Didier Stevens

Sunday 27 August 2006

Hiding the password

Filed under: Reverse Engineering — Didier Stevens @ 13:35

Where and how do you store credentials used by applications? There is no easy solution in Windows. We all agree that storing cleartext passwords in the source code or a configuration file is a bad idea. We should encrypt these passwords. But what do we do with the decryption key? Is the decryption algorithm easy to break?

I wondered how difficult it would be to extract the password from McAfee’s EPO agent installation program. It turns out to be rather easy, it took me about 3 hours of debugging with OllyDbg. And then I developed a OllyDbg plugin to automate the task.

McAfee’s EPO provides centralized anti-virus management. It connects to EPO agents installed on each managed machine. One can install the EPO agent centrally via the EPO manager or locally by copying the EPO agent installation program to the machine and executing it with local admin credentials. McAfee provides a solution when the install has to be done by a user without administrative privileges. The necessary credentials are stored in the EPO agent installation program.

Here’s how I proceeded to extract the password from the EPO agent installation program.

First I create 2 EPO agent installation programs with different passwords (password and P@ssw0rd) and I compare the files with JojoDiff.

jdiff-w32 -lr FramePkg-1.exe FramePkg-2.exe:

1        1 EQL 25792
25793    25793 MOD 64
25856    25856 EQL 1487303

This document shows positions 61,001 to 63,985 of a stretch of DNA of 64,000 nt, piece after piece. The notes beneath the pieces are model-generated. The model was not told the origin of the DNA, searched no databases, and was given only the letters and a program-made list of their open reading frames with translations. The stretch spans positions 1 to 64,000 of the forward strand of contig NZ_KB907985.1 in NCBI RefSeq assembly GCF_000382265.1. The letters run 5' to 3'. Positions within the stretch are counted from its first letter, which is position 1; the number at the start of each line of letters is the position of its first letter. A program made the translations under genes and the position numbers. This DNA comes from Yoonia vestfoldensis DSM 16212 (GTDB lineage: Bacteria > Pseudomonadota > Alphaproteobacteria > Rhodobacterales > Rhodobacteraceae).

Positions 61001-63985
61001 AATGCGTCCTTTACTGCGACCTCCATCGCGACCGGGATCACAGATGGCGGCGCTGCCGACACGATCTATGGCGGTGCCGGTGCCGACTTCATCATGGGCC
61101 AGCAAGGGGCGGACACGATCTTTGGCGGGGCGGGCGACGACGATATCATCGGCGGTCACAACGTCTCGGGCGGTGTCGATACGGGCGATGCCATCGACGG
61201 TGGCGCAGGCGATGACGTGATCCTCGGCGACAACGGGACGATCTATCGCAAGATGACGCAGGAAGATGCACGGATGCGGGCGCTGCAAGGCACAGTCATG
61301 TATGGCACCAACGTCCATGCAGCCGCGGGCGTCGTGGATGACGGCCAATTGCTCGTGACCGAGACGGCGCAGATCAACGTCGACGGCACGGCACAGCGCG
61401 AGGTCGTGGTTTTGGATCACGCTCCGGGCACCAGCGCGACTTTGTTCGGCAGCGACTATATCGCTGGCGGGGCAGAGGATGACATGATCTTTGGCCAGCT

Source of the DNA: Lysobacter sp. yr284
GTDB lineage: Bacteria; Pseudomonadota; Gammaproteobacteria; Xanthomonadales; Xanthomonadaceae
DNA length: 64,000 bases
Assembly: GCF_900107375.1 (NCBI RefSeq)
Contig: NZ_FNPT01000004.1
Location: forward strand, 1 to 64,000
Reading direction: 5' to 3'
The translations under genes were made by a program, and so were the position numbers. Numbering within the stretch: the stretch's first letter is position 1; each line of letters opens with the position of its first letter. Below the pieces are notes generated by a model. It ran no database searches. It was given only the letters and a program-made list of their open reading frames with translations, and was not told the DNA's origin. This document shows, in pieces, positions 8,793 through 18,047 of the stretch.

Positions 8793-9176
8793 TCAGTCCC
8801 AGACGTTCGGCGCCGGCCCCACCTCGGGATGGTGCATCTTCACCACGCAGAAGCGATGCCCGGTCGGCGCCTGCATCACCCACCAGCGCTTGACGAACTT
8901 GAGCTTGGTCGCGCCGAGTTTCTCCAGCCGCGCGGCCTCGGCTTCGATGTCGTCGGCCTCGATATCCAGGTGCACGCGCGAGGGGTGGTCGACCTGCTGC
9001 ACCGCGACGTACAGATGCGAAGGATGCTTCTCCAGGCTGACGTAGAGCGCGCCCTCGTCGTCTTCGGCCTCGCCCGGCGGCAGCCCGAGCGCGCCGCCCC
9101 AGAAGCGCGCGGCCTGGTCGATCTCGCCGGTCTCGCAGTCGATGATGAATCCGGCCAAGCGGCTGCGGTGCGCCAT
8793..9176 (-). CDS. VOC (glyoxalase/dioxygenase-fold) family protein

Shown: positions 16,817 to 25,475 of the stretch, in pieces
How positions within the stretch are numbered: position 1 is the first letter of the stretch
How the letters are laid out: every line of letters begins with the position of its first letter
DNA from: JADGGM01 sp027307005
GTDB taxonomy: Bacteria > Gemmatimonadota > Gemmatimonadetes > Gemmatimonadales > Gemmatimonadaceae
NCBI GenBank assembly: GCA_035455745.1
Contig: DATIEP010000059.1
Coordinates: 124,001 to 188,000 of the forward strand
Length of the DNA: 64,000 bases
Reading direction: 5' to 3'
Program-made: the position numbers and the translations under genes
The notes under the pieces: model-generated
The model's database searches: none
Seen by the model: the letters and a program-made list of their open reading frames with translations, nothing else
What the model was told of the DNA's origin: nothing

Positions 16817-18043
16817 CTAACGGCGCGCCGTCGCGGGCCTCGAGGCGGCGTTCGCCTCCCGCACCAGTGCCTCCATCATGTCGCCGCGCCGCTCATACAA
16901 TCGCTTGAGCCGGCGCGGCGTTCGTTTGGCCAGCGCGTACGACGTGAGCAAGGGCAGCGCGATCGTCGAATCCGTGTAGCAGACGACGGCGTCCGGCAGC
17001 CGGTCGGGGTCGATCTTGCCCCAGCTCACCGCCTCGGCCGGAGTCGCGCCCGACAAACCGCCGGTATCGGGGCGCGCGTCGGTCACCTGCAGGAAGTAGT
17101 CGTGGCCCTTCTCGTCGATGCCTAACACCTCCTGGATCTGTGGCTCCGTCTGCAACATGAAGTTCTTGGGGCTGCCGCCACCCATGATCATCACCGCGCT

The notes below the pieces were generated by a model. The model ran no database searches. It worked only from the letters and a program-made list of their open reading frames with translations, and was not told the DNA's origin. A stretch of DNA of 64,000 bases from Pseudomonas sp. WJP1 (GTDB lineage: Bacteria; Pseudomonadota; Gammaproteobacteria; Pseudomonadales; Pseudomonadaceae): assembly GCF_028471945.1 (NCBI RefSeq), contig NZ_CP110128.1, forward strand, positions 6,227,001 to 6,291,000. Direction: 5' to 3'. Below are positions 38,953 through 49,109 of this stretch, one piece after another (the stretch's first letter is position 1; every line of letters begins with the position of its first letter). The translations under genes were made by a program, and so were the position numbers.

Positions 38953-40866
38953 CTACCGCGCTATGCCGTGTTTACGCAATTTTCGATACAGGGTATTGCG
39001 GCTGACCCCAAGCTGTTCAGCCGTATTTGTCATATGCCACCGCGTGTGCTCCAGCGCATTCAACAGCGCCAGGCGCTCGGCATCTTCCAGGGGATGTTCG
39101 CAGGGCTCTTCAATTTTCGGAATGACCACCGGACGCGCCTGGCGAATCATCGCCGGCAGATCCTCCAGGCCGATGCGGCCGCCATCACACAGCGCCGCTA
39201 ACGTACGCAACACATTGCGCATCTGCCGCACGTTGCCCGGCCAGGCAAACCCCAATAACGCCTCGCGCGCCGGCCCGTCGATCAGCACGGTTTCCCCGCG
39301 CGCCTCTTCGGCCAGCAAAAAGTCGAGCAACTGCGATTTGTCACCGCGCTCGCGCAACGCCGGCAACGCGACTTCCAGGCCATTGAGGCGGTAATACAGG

The files are identical, except for 64 bytes.

I extract the 64 bytes from FramePkg-1.exe with my binary tools:

middle FramePkg-1.exe 25792 64 password.bin

I examine password.bin with XVI32 and discover it’s ASCII:

jXoAADpNAADvOY9WkCYp0xOk6ON8lFjm4af+X4+8IVL6vuLPafhTAuyfdv52BG4e

This must be the encrypted password (P@ssw0rd).

I debug FramePkg-1.exe with OllyDbg, looking for the password (encrypted and cleartext). It takes an hour to discover that FramePkg-1.exe extracts several files to a temporary folder and starts another program it extracted: FrmInst.exe
This program takes several arguments, one of which is the encrypted password:

/CreateService="C:mydirsEPOAgentEPOAgentFramePkg-1.exe"
/LOGDIR=C:DOCUME~1ADMINI~1LOCALS~1TempNAILogs
/Cleanup2="C:DOCUME~1ADMINI~1LOCALS~1Tempunz6.tmp"
/EmbeddedUsername="administrator"
/EmbeddedDomain="."
/EmbeddedPassword="jXoAADpNAADvOY9WkCYp0xOk6ON8lFjm4af+X4+8IVL6vuLPafhTAuyfdv52BG4e"
/Install=Agent

I debug FrmInst.exe with these arguments, and after 2 hours I find register EBP pointing to ASCII string P@ssw0rd. This is at address 0x004101BD.

pssw0rd.PNG

This confirms my suspicion: the password is safe from a normal user, but someone with assembly debugging skills can recover the password within a few hours. No big surprise, but you know, there are people who can only be convinced when you deliver a proof to backup your claim.

This dreary debugging process inspired me to develop a OllyDbg plugin called OllyStepNSearch to automated the debugging process. It will automatically step through the debugged program until a register points to the string you specified. You can download it, but it’s still beta.

I used it to debug the EPO agent to look for P@ssw0rd. It’s slow (about 45 minutes), but it runs unattended.

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